Iran has expressed its reservations regarding the appointment of the former army chief, retired Gen Raheel Sharif, as head of the Saudi-led 39-nation Islamic military alliance, saying it is not ‘satisfied’ with the coalition.
“We are concerned about this issue… that it may impact the unity of Islamic countries,” Iran’s Ambassador to Pakistan Mehdi Honardoost said.
Iran’s state-run IRNA news agency quoted Honardoost as saying that Pakistan had contacted Iranian officials before issuing the no-objection certificate (NOC) to Gen Sharif to lead the Saudi alliance.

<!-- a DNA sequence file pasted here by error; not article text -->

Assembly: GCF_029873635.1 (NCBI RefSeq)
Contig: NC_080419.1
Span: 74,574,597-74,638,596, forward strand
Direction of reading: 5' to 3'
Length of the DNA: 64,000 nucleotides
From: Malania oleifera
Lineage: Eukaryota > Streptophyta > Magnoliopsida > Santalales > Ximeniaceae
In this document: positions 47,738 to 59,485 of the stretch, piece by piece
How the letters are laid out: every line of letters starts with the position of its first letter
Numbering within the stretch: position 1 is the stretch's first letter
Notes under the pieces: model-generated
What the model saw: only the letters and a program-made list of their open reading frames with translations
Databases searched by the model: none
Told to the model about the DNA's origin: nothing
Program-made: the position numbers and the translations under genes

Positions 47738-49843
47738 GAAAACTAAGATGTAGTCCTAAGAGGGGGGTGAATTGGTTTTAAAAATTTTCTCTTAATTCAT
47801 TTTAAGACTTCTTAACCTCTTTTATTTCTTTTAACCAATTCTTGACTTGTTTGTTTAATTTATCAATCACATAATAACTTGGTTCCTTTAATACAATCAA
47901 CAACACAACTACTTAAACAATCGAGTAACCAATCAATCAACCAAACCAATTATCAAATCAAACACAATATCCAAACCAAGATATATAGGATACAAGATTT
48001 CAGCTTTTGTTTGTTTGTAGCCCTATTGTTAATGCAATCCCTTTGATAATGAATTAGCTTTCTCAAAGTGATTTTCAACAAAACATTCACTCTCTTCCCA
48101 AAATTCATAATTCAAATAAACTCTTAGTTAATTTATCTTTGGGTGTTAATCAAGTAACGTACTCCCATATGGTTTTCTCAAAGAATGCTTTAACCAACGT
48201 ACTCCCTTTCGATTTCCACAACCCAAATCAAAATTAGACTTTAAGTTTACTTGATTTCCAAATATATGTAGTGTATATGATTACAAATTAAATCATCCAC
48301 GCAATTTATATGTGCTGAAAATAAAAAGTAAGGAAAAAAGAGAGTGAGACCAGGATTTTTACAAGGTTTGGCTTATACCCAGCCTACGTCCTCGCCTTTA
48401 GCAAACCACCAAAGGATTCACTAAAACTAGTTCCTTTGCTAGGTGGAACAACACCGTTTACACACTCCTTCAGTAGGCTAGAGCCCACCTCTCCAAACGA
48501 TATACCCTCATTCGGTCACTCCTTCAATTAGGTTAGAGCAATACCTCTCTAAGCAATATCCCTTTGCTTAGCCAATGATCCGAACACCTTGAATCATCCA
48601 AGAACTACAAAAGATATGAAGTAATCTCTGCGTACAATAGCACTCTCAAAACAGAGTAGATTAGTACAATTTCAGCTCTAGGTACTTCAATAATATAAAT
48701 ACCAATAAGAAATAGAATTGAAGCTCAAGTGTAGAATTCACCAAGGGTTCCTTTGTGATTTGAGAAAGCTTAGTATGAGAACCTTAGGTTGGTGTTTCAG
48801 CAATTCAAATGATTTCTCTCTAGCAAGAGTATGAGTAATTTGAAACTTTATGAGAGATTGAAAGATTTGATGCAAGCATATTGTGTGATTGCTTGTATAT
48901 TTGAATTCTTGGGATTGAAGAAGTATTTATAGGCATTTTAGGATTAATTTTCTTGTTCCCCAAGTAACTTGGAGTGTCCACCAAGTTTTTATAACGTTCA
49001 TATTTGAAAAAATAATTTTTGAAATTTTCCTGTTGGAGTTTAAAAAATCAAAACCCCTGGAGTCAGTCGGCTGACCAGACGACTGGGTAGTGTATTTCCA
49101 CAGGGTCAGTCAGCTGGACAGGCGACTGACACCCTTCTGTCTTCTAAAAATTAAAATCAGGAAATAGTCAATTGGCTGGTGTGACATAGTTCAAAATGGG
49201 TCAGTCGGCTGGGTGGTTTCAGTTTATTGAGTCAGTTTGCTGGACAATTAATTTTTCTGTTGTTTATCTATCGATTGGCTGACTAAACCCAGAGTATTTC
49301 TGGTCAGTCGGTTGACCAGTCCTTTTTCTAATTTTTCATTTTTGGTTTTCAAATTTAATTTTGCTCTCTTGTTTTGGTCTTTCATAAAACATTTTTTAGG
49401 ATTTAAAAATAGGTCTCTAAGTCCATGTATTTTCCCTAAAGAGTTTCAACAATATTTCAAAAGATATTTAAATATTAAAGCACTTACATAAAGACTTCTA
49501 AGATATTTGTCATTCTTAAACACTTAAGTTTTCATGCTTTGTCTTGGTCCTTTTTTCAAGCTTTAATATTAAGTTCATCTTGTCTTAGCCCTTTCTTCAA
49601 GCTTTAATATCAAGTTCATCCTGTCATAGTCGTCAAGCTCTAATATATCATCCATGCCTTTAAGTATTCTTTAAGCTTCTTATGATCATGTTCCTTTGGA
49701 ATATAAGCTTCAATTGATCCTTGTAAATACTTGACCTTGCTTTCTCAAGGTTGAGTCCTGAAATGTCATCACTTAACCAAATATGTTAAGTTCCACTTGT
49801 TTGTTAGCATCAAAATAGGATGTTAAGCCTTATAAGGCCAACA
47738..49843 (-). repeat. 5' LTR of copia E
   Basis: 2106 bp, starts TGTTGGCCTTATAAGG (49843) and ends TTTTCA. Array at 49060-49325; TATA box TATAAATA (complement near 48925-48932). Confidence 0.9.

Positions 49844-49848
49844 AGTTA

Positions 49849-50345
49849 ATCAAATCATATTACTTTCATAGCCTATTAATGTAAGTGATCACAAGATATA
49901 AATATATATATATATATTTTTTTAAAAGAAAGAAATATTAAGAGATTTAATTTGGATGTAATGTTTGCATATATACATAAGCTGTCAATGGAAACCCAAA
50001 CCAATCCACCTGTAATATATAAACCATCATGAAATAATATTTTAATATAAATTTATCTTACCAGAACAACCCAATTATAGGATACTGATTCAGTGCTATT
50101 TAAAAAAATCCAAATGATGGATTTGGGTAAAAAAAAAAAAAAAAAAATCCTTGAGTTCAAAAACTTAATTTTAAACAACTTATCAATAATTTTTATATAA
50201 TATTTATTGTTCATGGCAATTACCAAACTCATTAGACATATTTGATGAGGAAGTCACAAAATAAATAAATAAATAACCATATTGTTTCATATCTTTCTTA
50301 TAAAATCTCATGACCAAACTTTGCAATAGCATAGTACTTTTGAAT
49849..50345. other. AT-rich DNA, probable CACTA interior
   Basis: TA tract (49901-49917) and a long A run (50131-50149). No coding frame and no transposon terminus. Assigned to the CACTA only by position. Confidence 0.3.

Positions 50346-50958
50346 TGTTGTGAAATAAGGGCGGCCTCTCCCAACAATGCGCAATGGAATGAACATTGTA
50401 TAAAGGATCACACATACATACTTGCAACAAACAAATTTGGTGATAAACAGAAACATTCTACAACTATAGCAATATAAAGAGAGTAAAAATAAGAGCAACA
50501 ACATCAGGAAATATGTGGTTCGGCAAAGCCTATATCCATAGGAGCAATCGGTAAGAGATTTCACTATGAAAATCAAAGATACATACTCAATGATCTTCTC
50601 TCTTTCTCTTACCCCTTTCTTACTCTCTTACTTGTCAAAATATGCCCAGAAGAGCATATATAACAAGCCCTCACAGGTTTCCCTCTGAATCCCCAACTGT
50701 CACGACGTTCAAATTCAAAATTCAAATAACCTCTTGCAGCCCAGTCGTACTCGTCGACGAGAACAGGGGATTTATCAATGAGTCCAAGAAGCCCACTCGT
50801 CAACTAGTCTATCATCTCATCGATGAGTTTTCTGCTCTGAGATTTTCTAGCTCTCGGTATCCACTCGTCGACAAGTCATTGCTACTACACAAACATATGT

“But that does not indicate that Iran is satisfied with this decision or it has accepted the same,” the envoy said.
The ambassador said Iran had conveyed its concerns to the Pakistani government.
He said Tehran had informed Islamabad that Iran would not become part of such a military alliance, adding that neither had Iran been extended an offer to join a coalition of this sort.
He proposed that all important Islamic countries come together to form a “coalition of peace” in order to resolve their issues “rather [than] forming a controversial military alliance”.
Gen Sharif is likely to assume command of the anti-terrorism alliance, being dubbed the ‘Muslim Nato’, in April.
The government had issued an NOC for Sharif to join the alliance after an understanding was reached between Pakistan and Saudi Arabia on the matter, retired Maj Gen Ijaz Awan, a defence analyst and close associate of the former army chief, had told Dawn.